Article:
Visvesh S. Sathe received the B.Tech. degree from the Indian Institute of Technology, Bombay and the M.S. and Ph.D. degrees from the University of Michigan, Ann Arbor. He joined Georgia Tech. in 2022, where his group, the Processing Systems Lab (PSyLab) conducts research on a broad range of problems in energy-efficient computing and implantable electronics.
Prior to joining Tech, Visvesh was Associate Professor at the University of Washington (2013-2022), and a Member of Technical Staff in the Low-Power Advanced Development Group at AMD (2007-2013). At AMD, his work involved inventing and translating energy-efficient circuit technologies into next-generation microprocessors. Visvesh led the research and development effort which resulted in the first resonant clocked production processor. While at AMD, he co-developed the adaptive clocking architecture for supply droop mitigation which has been subsequently transferred into volume production. His current research interests are in the exploration of computational techniques for run-time hardware control and optimization of digital and mixed-signal systems over a range of applications. His group’s current research spans clocking, voltage-regulation, power management, baseband processing, ultra-low power electronics, thermal sensing and management, and closed-loop bi-directional neural interfaces.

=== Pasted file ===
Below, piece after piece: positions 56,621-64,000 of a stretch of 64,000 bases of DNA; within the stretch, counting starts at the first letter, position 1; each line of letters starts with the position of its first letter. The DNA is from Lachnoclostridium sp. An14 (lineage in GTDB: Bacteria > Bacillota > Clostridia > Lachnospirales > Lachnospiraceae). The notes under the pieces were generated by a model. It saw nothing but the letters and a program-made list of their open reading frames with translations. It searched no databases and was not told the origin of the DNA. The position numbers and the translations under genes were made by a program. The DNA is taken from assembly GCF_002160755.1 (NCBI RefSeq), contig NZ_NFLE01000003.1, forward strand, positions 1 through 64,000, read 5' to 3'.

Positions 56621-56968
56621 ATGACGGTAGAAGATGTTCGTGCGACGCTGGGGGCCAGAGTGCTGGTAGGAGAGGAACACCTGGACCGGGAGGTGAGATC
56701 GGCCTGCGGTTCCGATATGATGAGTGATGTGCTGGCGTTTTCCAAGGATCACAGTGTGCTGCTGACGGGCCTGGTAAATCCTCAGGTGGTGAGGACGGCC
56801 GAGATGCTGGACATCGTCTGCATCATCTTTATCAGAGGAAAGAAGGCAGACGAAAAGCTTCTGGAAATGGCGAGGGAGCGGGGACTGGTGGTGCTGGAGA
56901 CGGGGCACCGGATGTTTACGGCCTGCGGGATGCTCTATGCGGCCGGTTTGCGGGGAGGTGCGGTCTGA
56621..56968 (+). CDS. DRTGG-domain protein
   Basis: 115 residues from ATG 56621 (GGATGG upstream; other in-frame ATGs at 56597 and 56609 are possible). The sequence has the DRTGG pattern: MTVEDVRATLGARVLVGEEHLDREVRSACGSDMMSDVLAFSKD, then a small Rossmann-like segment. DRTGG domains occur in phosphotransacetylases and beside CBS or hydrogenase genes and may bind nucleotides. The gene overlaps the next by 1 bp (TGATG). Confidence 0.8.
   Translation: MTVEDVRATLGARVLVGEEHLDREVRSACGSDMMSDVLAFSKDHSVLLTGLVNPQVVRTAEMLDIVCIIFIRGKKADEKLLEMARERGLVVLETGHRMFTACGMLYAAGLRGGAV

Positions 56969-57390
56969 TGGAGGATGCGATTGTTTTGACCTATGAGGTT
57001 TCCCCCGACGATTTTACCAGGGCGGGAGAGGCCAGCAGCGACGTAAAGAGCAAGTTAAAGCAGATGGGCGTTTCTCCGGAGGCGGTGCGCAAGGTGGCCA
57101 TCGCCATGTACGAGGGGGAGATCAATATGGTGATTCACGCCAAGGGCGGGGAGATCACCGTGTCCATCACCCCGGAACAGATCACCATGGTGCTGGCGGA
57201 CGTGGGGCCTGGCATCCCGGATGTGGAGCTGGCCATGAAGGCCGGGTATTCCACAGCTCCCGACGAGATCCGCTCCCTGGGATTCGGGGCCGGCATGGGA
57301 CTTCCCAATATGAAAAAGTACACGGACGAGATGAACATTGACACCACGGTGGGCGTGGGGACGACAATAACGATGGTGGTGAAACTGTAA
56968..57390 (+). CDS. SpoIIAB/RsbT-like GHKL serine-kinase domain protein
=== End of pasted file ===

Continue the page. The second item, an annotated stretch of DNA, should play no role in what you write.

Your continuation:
Visvesh is the recipient of an NSF Career award in 2019 and the Intel outstanding researcher award in 2021. He serves on the technical program committee of the IEEE Custom Integrated Circuits Conference, the Design Automation Conference, the SSCS Webinar committee, and as a distinguished lecturer of the Solid-State Circuits Society.
- Distinguished Lecturer, Solid-State Circuits Society, 2021-2022 (IEEE)
- Outstanding Researcher Award, 2020, Intel
- CAREER Award, 2019, National Science Foundation (NSF)
- Best paper award, “MATIC: Learning around errors for Efficient Neural Network Accelerators”, ACM/IEEE Design Automation and Test in Europe (DATE)
- Vice-President Spotlight Award for the research, development, and translation of resonant-clocking into volume microprocessor production, April 2012, Advanced Micro Devices